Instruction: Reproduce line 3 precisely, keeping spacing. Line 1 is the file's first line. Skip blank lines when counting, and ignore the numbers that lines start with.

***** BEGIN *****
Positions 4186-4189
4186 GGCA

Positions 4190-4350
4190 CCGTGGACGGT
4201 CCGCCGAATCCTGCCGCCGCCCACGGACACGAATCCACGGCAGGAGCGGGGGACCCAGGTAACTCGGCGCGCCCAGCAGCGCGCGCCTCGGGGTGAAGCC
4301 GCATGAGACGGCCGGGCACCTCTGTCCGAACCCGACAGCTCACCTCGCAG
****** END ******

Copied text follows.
Positions 4190-4350